An agreement in which the lender agrees to "lock-in" the borrower's interest rate for a set period of time before closing.
Homes that are built entirely in a factory in accordance with a federal building code administered by the U.S. Department of Housing and Urban Development (HUD). Manufactured homes may be single- or multi-section and are transported from the factory to a site and installed. Homes that are permanently affixed to a foundation often may be classified as real property under applicable state law, and may be financed with a mortgage. Homes that are not permanently affixed to a foundation generally are classified as personal property, and are financed with a retail installment sales agreement.
For an adjustable-rate mortgage (ARM), the amount that is added to the index to determine the interest rate on each adjustment date, as stated in the note.
The date on which a mortgage loan is scheduled to be paid in full, as stated in the note.
Merged Credit Report
A credit report issued by a credit reporting company that combines information from the three major credit repositories.
Any change to the terms of a mortgage loan, including changes to the interest rate, loan balance, or loan term.
Money Market Account
A type of investment in which funds are invested in short term securities.
A loan to finance the purchase of real estate, for which the borrower pledges the real property as security for the repayment of the loan. The borrower gives the lender a lien on the property as collateral for the loan.
A company that specializes in originating real estate loans, and typically uses its own funds or warehouse line of credit to close loans.
An individual or firm that brings borrowers and lenders together for the purpose of loan origination. A mortgage broker typically takes loan applications and may process loans, but generally does not use its own funds to close the loan. Mortgage brokers often act as independent contractors and not as an agent of the borrower or lender.
Mortgage Insurance (MI)
Insurance that protects lenders against losses caused by a borrower's default on a mortgage loan. MI typically is required if the borrower's down payment is less than 20% of the purchase price.
Mortgage Insurance Premium (MIP)
The amount paid by a borrower for mortgage insurance, either to a government agency such as the Federal Housing Administration (FHA) or to a private mortgage insurance (PMI) company.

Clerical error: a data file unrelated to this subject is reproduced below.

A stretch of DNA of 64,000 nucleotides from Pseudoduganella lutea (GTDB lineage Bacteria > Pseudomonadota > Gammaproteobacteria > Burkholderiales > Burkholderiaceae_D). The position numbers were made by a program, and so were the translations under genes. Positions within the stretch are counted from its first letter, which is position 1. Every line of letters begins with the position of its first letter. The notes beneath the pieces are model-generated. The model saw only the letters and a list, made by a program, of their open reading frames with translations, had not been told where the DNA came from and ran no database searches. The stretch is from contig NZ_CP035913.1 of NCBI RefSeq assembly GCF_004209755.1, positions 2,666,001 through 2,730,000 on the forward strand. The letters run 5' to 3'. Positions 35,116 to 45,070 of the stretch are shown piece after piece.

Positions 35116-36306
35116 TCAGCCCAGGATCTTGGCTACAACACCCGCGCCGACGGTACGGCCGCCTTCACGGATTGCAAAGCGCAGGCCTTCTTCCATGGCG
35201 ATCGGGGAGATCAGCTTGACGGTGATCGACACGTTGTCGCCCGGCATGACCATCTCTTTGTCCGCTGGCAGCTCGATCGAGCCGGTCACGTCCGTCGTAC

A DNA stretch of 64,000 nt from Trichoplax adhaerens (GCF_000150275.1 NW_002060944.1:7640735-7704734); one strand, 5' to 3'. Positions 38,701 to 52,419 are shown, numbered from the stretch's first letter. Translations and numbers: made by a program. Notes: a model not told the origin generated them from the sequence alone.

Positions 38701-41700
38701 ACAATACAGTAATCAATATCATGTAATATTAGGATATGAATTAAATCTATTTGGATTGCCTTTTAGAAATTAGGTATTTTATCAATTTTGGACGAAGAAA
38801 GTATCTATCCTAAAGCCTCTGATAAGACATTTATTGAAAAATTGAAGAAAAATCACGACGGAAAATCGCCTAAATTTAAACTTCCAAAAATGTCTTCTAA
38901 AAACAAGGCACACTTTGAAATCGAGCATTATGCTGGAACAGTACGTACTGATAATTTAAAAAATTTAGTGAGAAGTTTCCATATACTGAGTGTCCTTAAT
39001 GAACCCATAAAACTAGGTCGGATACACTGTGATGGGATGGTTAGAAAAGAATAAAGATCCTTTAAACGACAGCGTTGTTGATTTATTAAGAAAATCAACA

Mortgage Life Insurance
A type of insurance that will pay off a mortgage if the borrower dies while the loan is outstanding; a form of credit life insurance.
The institution or individual to whom a mortgage is given; the lender.
The owner of real estate who pledges property as security for the repayment of a debt; the borrower.
A mortgage loan on a building with more than four dwelling units.
Typically, buildings with five or more dwelling units.
An increase in the balance of a loan caused by adding unpaid interest to the loan balance; this occurs when the payment does not cover the interest due.
The value of a company or individual's assets, including cash, less total liabilities.
An asset that cannot easily be converted into cash.
A written promise to pay a specified amount under the agreed upon conditions.
The interest rate stated on a mortgage note, or other loan agreement.
Original Principal Balance
The total amount of principal owed on a mortgage before any payments are made.
A fee paid to a lender to cover the administrative costs of processing a loan application. The origination fee typically is stated in the form of points. One point is 1 percent of the mortgage amount.
A transaction in which the property seller provides all or part of the financing for the buyer's purchase of the property.
Owner Occupied Property
A property that serves as the borrower's primary residence.
A payment that is less than the scheduled monthly payment on a mortgage loan.
Payment Change Date
The date on which a new monthly payment amount takes effect, for example, on an adjustable-rate mortgage (ARM) loan.
For an adjustable-rate mortgage (ARM) or other variable rate loan, a limit on the amount that payments can increase or decrease during any one adjustment period.
Any property that is not real property.
An acronym for the four primary components of a monthly mortgage payment: principle, interest, taxes, and insurance (PITI).
A cash amount that a borrower has available after making a down payment and paying closing costs for the purchase of a home. The principal, interest, taxes, and insurance (PITI) reserves must equal the amount that the borrower would have to pay for PITI for a predefined number of months.
Planned Unit Development (PUD)
A real estate project in which individuals hold title to a residential lot and home while the common facilities are owned and maintained by a homeowners' association for the benefit and use of the individual PUD unit owners.
An amount equal to 1 percent of the loan amount.